Dr. Sei-Ichi Saitoh with Dr. Laura Richards (PICES Chairman) after receiving the 2016 Wooster Award
Slide show at the Opening Ceremony
At the 2016 PICES Annual Meeting in San Diego, CA, USA, it was announced that Dr. Sei-Ichi Saitoh (Hokkaido University, Japan) was the recipient of the 16th annual Wooster Award.
The presentation ceremony took place on November 6, 2016, during the PICES-2016 Opening Session and was conducted by Drs. Laura Richards (PICES Chair) and Thomas Therriault (PICES Science Board Chair). Dr. Therriault introduced the award and read the following Science Board citation.
In 2000, PICES Governing Council approved the establishment of an award named in honour of Professor Warren S. Wooster, a principal founder and the first Chairman of PICES, and a world-renowned researcher and statesman in the area of climate variability and fisheries production. The criteria for selection are sustained excellence in research, teaching, administration or a combination of the three in the area of North Pacific marine science. Special consideration is given to individuals who have worked in integrating the disciplines of marine science, and preference is given to individuals who were or are currently actively involved in PICES activities. Please join me in congratulating the recipient of the 2016 Wooster Award, Dr. Sei-Ichi Saitoh.
Dr. Sei-Ichi Saitoh is a director and professor at the Hokkaido University Arctic Research Center, and a professor at the Graduate School of Fisheries Sciences at Hokkaido University, where he conducts research, advises graduate students, and teaches courses in satellite oceanography, marine-GIS, and fisheries oceanography. He has over 30-years’ experience as a satellite oceanographer, fisheries oceanographer, GIS specialist, and consultant on fisheries issues in the North Pacific Ocean and its adjacent seas, including impacts of climate change. He has published over 100 peer-reviewed articles.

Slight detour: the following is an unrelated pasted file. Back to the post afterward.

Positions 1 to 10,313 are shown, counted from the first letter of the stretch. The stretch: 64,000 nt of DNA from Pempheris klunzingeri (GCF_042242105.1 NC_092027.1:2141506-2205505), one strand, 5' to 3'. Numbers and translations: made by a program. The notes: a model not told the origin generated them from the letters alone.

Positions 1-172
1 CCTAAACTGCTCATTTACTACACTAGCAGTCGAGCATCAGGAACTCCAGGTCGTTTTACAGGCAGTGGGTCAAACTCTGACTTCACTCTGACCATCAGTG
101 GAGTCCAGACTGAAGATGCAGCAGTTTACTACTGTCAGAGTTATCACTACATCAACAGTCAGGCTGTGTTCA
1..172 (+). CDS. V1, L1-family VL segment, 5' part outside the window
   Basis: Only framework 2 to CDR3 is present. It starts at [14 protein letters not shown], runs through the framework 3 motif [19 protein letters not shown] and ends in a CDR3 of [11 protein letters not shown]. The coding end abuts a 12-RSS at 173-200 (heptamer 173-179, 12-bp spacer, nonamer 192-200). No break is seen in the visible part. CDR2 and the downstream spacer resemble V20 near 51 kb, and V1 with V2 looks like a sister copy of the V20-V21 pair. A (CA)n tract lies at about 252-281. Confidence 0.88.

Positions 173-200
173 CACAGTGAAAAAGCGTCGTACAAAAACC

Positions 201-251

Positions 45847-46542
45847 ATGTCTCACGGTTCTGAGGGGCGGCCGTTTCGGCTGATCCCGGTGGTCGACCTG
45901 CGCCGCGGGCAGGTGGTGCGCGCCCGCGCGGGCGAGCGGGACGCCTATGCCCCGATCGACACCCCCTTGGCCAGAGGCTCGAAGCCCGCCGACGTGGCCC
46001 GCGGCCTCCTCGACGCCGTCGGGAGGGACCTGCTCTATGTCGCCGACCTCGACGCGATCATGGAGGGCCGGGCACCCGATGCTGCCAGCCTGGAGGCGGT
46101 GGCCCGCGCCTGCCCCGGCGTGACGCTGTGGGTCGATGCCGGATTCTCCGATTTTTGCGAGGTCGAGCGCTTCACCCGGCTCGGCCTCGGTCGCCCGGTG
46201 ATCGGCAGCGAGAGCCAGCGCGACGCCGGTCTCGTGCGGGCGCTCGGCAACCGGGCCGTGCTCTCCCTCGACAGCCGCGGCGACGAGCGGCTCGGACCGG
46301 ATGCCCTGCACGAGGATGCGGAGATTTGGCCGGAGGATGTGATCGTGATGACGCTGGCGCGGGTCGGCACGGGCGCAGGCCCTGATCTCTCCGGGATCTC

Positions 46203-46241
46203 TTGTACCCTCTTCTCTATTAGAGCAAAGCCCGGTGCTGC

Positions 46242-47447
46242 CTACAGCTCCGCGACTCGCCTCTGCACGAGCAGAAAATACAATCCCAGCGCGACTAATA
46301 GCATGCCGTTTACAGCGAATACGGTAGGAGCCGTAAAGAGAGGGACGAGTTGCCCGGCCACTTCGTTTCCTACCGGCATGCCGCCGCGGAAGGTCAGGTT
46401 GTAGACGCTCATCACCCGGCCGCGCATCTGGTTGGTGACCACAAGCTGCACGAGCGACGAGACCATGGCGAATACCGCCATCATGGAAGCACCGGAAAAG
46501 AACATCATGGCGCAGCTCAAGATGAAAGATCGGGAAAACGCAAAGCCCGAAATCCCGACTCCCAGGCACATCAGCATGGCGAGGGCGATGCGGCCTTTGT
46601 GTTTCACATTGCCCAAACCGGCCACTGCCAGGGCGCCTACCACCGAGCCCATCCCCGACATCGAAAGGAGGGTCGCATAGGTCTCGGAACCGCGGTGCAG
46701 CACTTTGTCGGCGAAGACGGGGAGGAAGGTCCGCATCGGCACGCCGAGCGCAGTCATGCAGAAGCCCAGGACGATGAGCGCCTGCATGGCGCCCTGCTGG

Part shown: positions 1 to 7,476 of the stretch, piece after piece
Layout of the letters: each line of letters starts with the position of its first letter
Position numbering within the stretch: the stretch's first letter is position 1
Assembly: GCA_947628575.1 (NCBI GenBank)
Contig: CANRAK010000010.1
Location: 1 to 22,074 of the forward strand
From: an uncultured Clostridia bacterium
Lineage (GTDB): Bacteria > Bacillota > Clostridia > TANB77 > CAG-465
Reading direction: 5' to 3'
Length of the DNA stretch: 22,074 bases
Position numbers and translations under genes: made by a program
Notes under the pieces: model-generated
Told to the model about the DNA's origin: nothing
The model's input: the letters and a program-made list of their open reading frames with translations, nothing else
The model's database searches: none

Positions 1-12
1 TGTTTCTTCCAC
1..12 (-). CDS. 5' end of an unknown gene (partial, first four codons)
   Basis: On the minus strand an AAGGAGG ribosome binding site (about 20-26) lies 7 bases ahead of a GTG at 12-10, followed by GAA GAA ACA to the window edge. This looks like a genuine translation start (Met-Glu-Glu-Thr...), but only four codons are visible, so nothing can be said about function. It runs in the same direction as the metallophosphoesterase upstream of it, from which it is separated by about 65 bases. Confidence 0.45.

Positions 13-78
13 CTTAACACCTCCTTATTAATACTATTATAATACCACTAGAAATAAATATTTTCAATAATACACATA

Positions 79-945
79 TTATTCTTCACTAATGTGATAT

Sei-Ichi was born in Mikuni, Fukui Prefecture where his father was a kimono merchant. He lived in Fukui until high school where he enjoyed fishing and swimming. That was the starting point of his career as an oceanographer. Later, he entered Hokkaido University. At University he was a member of the Exploration Club where in 1971, during his first undergraduate year he participated in the KINAMBO project, an experimental cruise across the Tsugaru Strait. KINAMBO is the Ainu word for sunfish drifting at the surface of ocean. The club failed three times and then the fourth time, when Sei-Ichi was on the drifter, they were successful.
In 1975, before starting graduate school, Sei-Ichi participated in an Expedition to the Aleutian Islands, which was the 15th Anniversary project of the Exploration Club. He enjoyed diving and climbing in the Aleutians. His photo of sea lions was published in a Japanese photo magazine. He has visited the same area on the Oshoro-maru multiple times since 1995.
After completing his PhD, Sei-Ichi joined the Japan Weather Association as a research engineer and continued to work on satellite remote sensing. In 1988, he married Ryoko, who has supported him in both his life and research. She has been a frequent participant at PICES annual meetings. In 1993, he returned to Hokkaido University as an associate professor. Sei-Ichi was a pioneer in using NOAA SST sensors and ocean color data from various satellites for fisheries oceanography. Using GIS, he merged satellite, environmental, and fisheries data to inform fishermen where to catch fish. He extended this to provide aquaculture facility sitings. Based on these scientific achievements, in 2014 the Japanese Society of Fisheries Oceanography awarded Dr. Saitoh the Uda Award.